Due to their instinctual wild nature, cats dislike to consume food near their water because they feel bodily substances from their prey are likely to contaminate their source of water. Such cats will remove food from their food bowl and consume it from a different place if it’s near their water bowl.
Depending on your cat’s preferences, place their water bowl and food bowl at the appropriate place to encourage their feeding.
Cats will also not eat from unclean bowls so they will keep digging around the food rather than eating once they feel the bowl isn’t clean enough. Just like you clean your dishes, ensure your cat’s food and water bowls are always clean.
Cats are quite delicate creatures who love grooming quite a lot especially through licking. With this in mind, keep your cat’s food and water bowls far away from litter bins, trash or just dirty areas in general.
Cats have instinctual disgust over trash or even overstayed food thus will tend to dig into their bowl rather than consume the food.
Avoid overturning food bowls when your cat finishes eating but instead clear the bowl and clean it as well as the environment around. Then you give your cat water thereafter. To maintain a clean food bowl for your cat, stainless steel bowls are considered the best, followed by glass, and then ceramic. One of the causes of vomiting in cats is bacterial infections so avoid plastic as it releases micro-abrasions that allow bacteria to grow.
Can you eat the same food for a couple of meals or an entire week? No. So can’t your cat. If you notice your cat refusing to eat, playing around with food or just acting like their food bowl is empty, they probably need a change of diet.
Try different pet treats and even gourmet meals to ensure your cat keeps feeding well. You can also give them some supplements as recommended by your vet to boost their appetite.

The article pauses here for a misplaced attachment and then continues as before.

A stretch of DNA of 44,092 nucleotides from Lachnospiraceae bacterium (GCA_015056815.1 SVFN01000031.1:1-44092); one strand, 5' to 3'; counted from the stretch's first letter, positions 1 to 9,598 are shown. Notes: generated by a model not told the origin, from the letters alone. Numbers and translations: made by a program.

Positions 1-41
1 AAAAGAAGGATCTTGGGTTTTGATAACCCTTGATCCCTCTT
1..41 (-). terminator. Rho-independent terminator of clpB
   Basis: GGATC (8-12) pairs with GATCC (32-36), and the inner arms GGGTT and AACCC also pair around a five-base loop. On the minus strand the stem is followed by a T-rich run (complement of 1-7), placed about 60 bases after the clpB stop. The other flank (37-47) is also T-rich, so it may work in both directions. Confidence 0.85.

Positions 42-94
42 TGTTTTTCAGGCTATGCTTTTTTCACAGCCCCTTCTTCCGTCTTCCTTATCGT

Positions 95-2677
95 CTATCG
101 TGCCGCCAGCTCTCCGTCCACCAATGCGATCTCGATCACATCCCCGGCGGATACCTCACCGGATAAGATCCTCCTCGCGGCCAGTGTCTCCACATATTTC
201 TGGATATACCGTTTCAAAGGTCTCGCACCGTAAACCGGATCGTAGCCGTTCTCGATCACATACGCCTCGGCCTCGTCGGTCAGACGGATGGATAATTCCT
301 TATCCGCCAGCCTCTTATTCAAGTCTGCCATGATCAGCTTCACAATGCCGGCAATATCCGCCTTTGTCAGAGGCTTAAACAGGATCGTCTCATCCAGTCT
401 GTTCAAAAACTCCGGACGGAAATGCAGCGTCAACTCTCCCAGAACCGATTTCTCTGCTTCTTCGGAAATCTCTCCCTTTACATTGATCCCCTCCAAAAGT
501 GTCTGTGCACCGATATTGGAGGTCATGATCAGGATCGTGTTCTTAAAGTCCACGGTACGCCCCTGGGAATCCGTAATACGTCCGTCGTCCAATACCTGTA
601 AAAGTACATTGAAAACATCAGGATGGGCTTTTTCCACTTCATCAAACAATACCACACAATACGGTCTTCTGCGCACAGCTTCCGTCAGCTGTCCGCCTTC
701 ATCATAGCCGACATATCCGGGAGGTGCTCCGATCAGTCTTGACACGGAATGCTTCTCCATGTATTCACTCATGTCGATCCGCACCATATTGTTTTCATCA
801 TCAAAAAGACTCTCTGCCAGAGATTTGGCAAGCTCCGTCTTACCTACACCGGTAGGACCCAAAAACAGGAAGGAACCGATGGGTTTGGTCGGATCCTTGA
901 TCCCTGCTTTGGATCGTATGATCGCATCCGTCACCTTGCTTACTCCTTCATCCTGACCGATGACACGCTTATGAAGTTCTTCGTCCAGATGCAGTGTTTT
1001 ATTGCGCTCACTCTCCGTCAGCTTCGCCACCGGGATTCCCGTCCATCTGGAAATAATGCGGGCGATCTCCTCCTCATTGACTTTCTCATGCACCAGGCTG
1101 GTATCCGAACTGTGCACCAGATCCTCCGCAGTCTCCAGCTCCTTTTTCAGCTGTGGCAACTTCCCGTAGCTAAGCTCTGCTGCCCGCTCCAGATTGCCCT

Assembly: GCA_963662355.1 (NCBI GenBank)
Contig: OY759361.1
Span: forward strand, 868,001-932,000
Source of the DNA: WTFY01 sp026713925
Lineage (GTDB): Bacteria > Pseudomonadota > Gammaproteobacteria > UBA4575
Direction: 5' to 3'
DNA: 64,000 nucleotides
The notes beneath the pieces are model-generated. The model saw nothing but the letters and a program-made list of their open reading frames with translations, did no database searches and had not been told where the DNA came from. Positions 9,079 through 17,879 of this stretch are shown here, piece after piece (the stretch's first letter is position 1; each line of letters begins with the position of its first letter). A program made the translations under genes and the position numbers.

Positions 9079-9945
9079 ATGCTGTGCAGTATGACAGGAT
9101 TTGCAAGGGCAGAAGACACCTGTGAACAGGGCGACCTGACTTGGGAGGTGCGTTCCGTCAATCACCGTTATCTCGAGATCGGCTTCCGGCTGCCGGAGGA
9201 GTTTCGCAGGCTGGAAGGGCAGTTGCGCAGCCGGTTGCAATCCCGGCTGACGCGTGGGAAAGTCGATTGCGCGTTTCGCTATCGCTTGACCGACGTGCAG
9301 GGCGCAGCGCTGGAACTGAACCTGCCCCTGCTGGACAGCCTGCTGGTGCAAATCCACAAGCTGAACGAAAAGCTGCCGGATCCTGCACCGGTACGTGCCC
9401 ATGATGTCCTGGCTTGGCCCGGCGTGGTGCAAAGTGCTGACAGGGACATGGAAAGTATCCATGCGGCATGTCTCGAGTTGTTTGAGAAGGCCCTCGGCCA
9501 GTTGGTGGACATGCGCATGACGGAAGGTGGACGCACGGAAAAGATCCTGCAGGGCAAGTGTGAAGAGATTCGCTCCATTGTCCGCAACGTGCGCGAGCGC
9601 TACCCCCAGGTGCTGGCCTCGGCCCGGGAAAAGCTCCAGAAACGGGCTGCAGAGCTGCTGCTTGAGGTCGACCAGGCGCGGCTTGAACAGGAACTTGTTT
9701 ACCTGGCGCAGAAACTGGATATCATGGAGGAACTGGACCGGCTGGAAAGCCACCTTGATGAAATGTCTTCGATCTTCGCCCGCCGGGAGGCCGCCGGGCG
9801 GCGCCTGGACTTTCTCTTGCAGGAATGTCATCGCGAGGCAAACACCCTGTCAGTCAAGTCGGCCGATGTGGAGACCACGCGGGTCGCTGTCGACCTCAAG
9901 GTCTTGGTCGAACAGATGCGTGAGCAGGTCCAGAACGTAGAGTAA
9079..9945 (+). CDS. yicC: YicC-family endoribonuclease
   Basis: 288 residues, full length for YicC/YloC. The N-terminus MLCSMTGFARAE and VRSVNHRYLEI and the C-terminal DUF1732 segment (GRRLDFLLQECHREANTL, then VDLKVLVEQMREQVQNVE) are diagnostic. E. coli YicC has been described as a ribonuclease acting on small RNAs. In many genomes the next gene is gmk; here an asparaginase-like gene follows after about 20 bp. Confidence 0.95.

Your cat may also dislike certain foods due to allergies or they may just simply be disgusted by them. If you notice your cat showing disgust over a particular flavor or addition to their diet, eliminate it.
Fresh food vs Stale Food
Cats have been known to easily identify any spoilt food or drink or even slightly stale human meals. Similarly, they will not eat from their food bowl if the food has been out for a while and they sense it may no longer be fresh. Stale food can also cause vomiting in cats so ensure you always feed your cat fresh food using a wet cat food dispenser if you are away.
Change water in the food bowl at least twice a day. As for food, you can feed your cat more than twice a day depending on the most suitable schedule for you.
Cats are unable to accurately judge where their water is due to their short-sightedness. To see the water in their bowls, they will use their paws to create ripples making it easier for them to see the water.
It is recommended that you use a ceramic water bowl or one that is patterned as opposed to a glass or metal bowl as this aggravates the issue further.
Alternatively, if you have enough room, particularly outdoors, consider putting up a water fountain to make your home really comfortable for the cat. Fountains attract cats as they love drinking from outside water sources.
The cat is not hungry
People tend to think that cats always leave food in their bowls or paw around for other various reasons other than the cat being full. Cats tend to eat a lot throughout the day regardless of whether you feed them or they eat from whatever they come across.
Cats’ stomachs are also relatively small so they can only consume as much.
When we fill their bowls with food that they like, cats will also consume more such that by the next meal, they will eat less or nothing at all. So your cat may actually just eat a small amount, ideally right from the middle of the bowl and leave the rest, basically, because they have had enough.
Cats are quite peculiar creatures. There are many explanations as to why cats will act like their food bowls are empty or paw around their water bowls. However, if you sense your cat continually refusing to eat or unable to consume food or drink from their bowl, seek advice from your vet.
About the Author
Ian Mutuli is a pet enthusiast, keeper of two dogs called Moxy and Metsy, and one lovely cat, Sassy. When he isn’t blogging at Smart Pet he is sipping coffee, hanging out with Sassy, or designing homes to make the world a better place to live in.